Chicago Boyz

                 
 
 
What Are Chicago Boyz Readers Reading?
 

 
  •   Enter your email to be notified of new posts:
  •   Problem? Question?
  •   Contact Authors:

  • CB Twitter Feed
  • Blog Posts (RSS 2.0)
  • Blog Posts (Atom 0.3)
  • Incoming Links
  • Recent Comments

    • Loading...
  • Authors

  • Notable Discussions

  • Recent Posts

  • Blogroll

  • Categories

  • Archives

  • C-SPAN 1 & 2 (times e.t.)

    Posted by Ginny on August 12th, 2005 (All posts by )

    C-Span 1. Book TV. Book TV Schedule. After Words and Q&A (unannounced Friday evening).

    Lamb Q[uestions] & ? [A]nswers.

    On After Words (Sun at 6:00 & 9:00 pm) Harvey Kaye, whose Thomas Paine and the Promise of America deals with one of the great radicals of the American revolution, is interviewed by Michael Novak, one of the most persuasive proponents of the importance of religion to the founders. Kaye discusses Paine’s influence on American reformers.

    Last week’s “After Words” discussed From Mount Vernon to Crawford: A History of the Presidents and Their Retreats by Kenneth Walsh, who is interviewed by Susan Eisenhower; a rerun is set for midnight Sunday.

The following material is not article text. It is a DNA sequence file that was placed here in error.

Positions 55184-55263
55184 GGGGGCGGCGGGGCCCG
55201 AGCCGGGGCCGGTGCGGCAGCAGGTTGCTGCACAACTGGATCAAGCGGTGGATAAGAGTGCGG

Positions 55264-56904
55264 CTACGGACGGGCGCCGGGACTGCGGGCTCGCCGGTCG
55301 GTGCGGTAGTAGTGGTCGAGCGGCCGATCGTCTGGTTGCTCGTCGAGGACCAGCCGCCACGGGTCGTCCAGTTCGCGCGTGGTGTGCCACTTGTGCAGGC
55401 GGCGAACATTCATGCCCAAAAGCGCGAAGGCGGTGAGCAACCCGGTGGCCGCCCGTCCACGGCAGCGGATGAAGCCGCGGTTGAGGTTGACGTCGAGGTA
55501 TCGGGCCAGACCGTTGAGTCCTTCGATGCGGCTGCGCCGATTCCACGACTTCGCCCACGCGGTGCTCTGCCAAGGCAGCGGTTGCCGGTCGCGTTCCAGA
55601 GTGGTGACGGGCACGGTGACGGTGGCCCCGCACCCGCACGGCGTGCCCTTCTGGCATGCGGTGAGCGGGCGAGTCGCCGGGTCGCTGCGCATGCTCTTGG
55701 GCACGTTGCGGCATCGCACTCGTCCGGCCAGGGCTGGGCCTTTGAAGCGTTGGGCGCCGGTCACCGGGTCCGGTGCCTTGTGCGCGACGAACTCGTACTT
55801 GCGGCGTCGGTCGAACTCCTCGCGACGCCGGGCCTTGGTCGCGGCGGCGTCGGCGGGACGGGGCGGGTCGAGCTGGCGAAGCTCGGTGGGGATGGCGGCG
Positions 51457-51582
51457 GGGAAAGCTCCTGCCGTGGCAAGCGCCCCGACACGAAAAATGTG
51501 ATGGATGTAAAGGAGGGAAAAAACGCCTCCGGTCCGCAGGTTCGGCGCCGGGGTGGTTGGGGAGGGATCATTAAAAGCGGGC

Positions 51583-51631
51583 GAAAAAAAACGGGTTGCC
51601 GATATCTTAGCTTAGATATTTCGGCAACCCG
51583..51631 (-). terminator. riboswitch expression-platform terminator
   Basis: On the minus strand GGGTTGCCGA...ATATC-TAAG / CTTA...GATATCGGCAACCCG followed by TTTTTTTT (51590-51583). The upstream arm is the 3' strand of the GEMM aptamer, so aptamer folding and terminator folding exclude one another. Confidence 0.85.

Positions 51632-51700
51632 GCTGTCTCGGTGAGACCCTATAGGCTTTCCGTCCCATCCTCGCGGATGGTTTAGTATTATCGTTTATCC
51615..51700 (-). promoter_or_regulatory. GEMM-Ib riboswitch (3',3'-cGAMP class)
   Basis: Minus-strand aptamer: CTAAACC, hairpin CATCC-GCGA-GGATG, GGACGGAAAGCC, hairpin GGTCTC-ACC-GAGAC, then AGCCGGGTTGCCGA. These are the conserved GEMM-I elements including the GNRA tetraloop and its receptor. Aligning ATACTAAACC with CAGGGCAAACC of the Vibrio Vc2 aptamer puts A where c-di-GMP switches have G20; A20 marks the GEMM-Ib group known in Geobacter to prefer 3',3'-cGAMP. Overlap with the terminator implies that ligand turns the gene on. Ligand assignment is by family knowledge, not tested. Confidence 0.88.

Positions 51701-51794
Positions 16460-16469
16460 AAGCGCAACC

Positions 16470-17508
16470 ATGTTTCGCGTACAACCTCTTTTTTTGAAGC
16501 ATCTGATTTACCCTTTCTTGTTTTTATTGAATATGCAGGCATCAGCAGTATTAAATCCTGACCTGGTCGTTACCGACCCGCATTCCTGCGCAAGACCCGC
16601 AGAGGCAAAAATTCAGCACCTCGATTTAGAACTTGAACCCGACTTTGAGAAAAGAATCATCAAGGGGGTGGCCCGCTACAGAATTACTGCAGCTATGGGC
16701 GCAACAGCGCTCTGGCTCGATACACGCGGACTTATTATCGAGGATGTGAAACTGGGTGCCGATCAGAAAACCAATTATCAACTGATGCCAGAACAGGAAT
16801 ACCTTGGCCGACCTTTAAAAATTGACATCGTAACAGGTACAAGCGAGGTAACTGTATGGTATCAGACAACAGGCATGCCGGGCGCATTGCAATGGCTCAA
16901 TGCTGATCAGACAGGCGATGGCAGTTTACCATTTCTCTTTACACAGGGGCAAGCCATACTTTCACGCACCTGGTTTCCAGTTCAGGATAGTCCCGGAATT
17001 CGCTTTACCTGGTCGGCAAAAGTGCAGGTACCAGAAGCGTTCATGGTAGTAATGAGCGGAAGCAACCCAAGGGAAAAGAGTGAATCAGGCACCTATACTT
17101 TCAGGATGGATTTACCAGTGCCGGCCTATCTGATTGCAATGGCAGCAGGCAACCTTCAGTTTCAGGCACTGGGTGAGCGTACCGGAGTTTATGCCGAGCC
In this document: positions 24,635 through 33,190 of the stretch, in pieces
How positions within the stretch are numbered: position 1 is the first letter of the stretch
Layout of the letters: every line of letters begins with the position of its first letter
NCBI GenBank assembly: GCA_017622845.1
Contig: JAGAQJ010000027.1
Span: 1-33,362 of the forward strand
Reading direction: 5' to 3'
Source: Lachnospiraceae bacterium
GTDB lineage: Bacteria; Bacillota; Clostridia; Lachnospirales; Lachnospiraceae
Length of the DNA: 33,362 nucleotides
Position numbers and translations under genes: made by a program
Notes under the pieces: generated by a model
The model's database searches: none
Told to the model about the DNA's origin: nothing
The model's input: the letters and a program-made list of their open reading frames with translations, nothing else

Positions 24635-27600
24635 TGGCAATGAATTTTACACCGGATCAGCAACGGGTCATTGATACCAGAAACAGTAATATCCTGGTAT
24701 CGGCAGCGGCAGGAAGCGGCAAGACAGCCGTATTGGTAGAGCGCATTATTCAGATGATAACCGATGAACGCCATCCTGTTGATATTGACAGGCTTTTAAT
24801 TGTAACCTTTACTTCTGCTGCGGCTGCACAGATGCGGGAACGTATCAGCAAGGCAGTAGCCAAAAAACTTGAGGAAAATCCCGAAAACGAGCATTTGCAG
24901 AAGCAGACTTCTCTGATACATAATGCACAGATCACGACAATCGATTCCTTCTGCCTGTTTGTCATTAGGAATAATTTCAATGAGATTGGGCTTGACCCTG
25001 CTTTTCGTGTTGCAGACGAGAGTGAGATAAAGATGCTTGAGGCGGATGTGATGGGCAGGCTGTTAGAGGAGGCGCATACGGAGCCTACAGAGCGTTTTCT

Sunday evening at 10:00, Nicholas Ostler discusses his Empires of the Word: A Language History of the World.

    The two “In-Depth” reruns are of Garry Wills (Saturday) and Charles Murray (Sunday). Saturday before the first In-Depth are discussions of life in prisons in North Korea and Russia as well as a KGB memoir and a work on globalization. After are two takes on our relationship with Iraq. In the evening biographies of Coolidge and Jay Gould are presented.

    At 9:15 Saturday evening, Michelle Feynaman reads selections from Perfectly Reasonable Deviations from the Beaten Track: The Letters of Richard P. Feynman. Given his charm and intellect, this should be well worth the time.

    At 10:00 Saturday Stephen Walker’s Shockwave: Countdown to Hiroshima is the subject. Obviously, this is another look at the subject of Lex’s post. Here the author and director “chronicles the three-week period between the bombing of Hiroshima and the end of World War II.” Donald Davis discusses his Lightning Strike: The Secret Mission to Kill Admiral Yamamoto and Avenge Pearl Harbor Sunday at 7:00. This argues that “To retaliate for the Japanese bombing of Pearl Harbor December 7, 1941, an attack was planned by the U.S. military to take out the Japanese commander who orchestrated the Pearl Harbor attack.” The work “also tells the story of Admiral Isoroku Yamamoto, a Harvard-educated leader of the Japanese military and the mastermind behind the bombing of Pearl Harbor.”

    The selections include a good many on Iraq and Iran, as well as an assortment of pundits. Have a good weekend.